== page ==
Hand-colored antique lithograph view of the burning of Chicago in 1871, issued by the famed lithography publishers Currier & Ives.
The text below the image reads: "This terrible conflagration commenced on Sunday evening, Oct. 8th, 1871, and continued until stopped by the rain on Tuesday Morning, Oct. 10th, consuming the whole of the Business : Portion of the City, all the Public Buildings, Hotels, Newspaper Offices and Rail Road Depots, and extending over an area of Five square Miles. It is estimated : that upward of 500 lives were lost 150,000 people were rendered homeless, and property to the amount of 200,000,000 of dollars were destroyed."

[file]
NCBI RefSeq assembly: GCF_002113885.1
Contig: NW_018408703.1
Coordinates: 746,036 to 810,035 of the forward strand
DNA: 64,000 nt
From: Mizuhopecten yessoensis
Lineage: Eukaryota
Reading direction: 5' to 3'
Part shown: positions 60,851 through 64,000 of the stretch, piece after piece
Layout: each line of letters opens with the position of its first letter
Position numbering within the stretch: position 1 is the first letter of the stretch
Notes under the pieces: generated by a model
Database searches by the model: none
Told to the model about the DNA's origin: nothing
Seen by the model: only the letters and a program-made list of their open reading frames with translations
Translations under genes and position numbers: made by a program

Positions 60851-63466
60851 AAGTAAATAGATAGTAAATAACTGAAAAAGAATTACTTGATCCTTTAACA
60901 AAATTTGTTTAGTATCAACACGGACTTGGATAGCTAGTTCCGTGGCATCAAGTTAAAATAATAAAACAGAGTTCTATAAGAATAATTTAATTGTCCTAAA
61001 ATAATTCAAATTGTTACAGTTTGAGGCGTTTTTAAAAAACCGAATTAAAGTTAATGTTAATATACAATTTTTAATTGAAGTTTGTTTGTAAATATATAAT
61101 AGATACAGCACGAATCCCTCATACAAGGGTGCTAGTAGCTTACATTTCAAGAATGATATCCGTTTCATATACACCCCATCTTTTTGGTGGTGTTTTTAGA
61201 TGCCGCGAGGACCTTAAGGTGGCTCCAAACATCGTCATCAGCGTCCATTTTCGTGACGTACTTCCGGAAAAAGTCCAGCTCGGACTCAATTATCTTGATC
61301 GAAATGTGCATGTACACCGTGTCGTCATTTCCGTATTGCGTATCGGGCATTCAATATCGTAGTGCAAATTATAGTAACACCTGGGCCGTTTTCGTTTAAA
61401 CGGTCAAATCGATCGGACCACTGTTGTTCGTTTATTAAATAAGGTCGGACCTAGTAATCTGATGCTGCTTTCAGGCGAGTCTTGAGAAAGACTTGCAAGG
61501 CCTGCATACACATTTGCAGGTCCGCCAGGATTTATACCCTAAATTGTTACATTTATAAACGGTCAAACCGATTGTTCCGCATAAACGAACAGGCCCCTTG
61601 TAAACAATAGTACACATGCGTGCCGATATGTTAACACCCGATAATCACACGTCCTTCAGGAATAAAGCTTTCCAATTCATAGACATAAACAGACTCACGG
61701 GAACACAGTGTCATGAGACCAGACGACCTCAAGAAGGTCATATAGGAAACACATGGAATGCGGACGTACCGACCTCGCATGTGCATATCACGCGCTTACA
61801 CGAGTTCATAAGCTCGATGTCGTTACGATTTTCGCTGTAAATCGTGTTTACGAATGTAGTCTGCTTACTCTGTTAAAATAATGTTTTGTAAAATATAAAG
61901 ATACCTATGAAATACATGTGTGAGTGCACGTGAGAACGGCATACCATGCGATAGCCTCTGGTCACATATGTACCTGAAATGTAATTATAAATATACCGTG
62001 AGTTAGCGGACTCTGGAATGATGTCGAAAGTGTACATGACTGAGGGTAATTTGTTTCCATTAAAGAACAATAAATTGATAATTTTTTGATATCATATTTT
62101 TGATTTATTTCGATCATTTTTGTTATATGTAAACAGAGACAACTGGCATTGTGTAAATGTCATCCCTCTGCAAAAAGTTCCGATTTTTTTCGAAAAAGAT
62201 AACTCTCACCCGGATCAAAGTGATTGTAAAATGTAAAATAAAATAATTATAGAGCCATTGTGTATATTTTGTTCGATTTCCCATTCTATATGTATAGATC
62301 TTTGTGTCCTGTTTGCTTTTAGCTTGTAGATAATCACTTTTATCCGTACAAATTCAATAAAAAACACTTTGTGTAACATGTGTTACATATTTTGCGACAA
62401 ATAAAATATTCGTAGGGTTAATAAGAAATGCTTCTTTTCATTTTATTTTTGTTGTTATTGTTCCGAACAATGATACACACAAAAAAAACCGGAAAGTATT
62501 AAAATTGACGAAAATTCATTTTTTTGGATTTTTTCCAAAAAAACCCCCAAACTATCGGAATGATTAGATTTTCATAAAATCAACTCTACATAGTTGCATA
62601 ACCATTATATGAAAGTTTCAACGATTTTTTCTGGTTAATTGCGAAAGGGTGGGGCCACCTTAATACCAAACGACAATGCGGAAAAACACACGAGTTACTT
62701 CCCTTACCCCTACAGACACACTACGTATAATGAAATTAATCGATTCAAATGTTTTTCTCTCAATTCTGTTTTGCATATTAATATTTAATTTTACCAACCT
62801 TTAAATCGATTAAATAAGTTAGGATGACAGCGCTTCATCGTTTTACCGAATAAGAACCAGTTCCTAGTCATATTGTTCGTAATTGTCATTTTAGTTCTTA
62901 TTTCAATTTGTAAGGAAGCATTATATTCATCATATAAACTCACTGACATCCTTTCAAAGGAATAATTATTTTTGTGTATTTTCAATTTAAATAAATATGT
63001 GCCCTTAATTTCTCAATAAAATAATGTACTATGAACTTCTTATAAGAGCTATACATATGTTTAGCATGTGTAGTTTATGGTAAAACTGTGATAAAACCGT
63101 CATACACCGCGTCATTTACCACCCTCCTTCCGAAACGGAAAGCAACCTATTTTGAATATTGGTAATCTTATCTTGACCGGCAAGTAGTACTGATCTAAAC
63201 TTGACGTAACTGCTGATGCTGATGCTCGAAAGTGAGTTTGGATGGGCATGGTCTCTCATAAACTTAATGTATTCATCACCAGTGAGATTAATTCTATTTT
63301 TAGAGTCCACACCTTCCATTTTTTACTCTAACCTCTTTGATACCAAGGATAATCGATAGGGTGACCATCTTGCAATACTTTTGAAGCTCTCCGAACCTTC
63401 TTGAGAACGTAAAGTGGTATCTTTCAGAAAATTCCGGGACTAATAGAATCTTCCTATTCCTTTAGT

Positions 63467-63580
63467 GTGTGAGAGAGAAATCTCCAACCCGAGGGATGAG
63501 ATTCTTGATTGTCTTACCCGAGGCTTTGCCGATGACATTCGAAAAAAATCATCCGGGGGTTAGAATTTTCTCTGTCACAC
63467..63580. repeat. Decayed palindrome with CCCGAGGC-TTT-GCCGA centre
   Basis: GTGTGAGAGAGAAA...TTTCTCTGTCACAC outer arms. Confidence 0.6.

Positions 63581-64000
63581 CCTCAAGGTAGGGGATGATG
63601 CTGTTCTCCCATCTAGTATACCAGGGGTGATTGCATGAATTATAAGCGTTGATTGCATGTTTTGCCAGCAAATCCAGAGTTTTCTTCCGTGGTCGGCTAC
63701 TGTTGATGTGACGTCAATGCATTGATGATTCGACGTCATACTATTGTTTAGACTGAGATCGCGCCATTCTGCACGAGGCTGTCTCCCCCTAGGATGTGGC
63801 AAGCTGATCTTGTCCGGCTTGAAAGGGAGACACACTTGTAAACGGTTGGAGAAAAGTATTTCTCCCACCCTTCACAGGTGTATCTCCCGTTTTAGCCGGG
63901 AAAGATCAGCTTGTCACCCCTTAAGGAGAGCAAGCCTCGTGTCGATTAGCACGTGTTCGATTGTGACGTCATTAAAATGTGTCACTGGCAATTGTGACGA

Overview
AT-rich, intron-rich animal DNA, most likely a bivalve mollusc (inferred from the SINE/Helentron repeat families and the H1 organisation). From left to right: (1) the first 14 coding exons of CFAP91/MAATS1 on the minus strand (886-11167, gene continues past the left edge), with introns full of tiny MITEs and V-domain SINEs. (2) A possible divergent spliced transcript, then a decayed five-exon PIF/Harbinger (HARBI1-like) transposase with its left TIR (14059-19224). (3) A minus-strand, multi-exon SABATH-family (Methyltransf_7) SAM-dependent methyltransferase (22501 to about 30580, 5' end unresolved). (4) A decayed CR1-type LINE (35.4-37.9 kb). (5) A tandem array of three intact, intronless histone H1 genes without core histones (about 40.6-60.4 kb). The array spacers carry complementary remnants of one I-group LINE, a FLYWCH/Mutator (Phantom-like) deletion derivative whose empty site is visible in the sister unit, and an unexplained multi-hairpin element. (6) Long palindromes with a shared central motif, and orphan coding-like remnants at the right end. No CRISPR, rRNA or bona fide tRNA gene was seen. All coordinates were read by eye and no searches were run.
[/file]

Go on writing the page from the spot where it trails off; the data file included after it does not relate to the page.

The Great Chicago Fire was a conflagration that burned in the American city of Chicago on October 8–10, 1871. The fire killed approximately 300 people, destroyed roughly 3.3 square miles (9 km2) of the city, and left more than 100,000 residents homeless.